e-Science : October 2015 Issue 15
FOSSIL FLOWERS FROM VOLCANIC LAKES What is a maar? A maar lake forms when superhot (1200°C) volcanic magma such as basalt intercepts water on its way to the Earth's surface. The result is an extremely violent but localized eruption that leaves a small (0.1–2 km diameter) and correspondingly deep (50–300 m) crater surrounded by a rim of volcanic debris. The crater quickly fills with water and then slowly, over a very long period, it accumulates finely laminated organic sediment made up of micro-organisms such as algae living within the lake and other organic material, mostly from plants blown in from the surrounding environment. Little other terrestrial sediment can enter the lake due to the rim of debris and RESOURCES the bottom of the lake is anoxic (oxygendeprived) because it is so deep relative to its diameter. Because of these factors, maar lakes have become some of the world's most important sites for terrestrial fossils: when a leaf, flower or fruit is blown or falls into the lake it sinks to the bottom and is effectively “pickled” on a quiet, undisturbed bedding plane on the anoxic lake floor. Foulden Maar formed during a violent volcanic eruption about 23 million years ago which left a 200 m deep and 1000 m diameter crater. Over the next 100,000 years, billions of tiny siliceous plants known as diatoms bloomed seasonally in the surface waters of the deep lake that infilled the crater and drifted down to the anoxic lake bed. Eventually, the lake filled up with white, fine-grained laminated diatomite which has proven to be an exceptionally good material to preserve fossil leaves, fruits, seeds, flowers and pollen. Click to enlarge Foulden Maar reveals its secrets Our research team goes fossil-hunting in small diatomite quarries on the surface of the long-filled in lake that have revealed a treasure-trove of fossil flowers. So far, we have discovered and described flowers and fruits from 30 genera and 23 different angiosperm families. All are first records for New Zealand and Australia and in some cases globally.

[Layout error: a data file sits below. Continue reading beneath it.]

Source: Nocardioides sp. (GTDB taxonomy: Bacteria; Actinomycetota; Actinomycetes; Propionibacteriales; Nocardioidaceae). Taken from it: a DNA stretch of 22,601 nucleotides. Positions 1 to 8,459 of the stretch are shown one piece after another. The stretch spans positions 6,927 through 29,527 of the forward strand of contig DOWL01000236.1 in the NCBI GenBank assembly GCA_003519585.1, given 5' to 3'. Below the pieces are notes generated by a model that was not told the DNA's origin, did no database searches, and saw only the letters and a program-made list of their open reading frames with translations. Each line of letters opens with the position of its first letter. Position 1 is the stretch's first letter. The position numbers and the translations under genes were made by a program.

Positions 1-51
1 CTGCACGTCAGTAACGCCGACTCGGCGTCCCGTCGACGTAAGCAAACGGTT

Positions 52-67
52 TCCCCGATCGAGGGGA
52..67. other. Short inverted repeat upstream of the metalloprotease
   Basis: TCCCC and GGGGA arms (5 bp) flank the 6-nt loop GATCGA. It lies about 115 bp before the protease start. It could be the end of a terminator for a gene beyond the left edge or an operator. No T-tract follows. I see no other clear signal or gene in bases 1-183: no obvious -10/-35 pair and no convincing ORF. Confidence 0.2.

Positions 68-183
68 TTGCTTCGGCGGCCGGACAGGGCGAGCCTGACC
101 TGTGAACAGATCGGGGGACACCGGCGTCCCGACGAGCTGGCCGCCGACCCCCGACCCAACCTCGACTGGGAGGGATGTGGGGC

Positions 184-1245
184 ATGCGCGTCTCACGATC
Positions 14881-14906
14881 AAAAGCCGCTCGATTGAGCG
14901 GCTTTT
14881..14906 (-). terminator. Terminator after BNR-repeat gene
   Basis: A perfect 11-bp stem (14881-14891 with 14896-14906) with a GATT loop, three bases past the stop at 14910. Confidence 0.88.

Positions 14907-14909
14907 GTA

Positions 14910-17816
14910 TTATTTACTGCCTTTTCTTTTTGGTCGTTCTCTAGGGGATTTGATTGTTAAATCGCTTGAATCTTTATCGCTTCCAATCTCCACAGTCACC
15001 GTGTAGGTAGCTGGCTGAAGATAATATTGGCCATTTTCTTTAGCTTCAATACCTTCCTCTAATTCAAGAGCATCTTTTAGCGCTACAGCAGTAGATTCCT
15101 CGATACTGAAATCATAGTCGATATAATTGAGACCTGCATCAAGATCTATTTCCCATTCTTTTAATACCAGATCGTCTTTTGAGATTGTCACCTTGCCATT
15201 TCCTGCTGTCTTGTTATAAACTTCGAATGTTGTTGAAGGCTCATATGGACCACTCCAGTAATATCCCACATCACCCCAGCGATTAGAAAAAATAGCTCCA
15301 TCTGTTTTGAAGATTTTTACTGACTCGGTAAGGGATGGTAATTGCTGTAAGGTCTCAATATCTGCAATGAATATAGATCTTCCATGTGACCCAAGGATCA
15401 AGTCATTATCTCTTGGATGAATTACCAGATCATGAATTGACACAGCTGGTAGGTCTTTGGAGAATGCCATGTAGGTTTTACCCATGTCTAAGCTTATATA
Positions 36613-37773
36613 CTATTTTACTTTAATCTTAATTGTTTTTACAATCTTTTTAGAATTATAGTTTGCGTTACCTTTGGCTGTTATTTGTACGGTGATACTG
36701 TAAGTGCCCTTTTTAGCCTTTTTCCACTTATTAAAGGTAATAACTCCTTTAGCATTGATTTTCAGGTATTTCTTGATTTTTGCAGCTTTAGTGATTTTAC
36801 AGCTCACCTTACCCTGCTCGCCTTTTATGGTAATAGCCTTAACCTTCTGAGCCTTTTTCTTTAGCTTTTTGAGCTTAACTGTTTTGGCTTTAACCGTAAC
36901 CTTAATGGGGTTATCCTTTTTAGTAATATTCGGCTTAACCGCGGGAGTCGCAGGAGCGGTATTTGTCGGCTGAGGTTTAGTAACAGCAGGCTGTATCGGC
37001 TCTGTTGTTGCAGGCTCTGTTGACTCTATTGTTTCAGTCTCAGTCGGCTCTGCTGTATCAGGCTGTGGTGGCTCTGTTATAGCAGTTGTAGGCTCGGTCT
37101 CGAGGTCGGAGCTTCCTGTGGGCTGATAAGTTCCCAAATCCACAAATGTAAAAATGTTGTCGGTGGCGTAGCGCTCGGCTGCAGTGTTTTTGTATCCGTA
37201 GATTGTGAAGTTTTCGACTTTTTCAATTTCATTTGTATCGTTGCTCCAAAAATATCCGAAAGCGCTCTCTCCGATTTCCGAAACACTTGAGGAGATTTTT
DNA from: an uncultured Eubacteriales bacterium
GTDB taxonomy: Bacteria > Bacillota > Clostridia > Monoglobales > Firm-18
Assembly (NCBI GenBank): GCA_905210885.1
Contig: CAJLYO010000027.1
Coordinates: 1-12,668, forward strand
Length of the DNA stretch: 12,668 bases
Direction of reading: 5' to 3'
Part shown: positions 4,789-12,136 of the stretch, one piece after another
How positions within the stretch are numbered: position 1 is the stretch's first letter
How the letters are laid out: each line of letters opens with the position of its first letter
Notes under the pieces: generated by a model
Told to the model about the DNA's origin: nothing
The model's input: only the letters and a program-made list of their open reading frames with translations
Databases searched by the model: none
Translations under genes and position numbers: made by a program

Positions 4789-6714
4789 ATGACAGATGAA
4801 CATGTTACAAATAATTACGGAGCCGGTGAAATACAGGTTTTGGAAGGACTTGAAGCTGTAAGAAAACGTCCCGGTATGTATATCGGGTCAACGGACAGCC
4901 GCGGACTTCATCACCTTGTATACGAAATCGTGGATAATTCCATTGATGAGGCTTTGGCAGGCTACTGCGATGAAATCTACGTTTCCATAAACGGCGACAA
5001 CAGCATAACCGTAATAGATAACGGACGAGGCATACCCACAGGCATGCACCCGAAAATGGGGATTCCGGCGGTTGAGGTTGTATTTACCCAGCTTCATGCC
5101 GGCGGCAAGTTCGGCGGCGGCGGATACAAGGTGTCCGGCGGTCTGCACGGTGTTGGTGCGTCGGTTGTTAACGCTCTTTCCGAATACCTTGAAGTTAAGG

July 2015 Issue 14
Feb 2016 Issue 16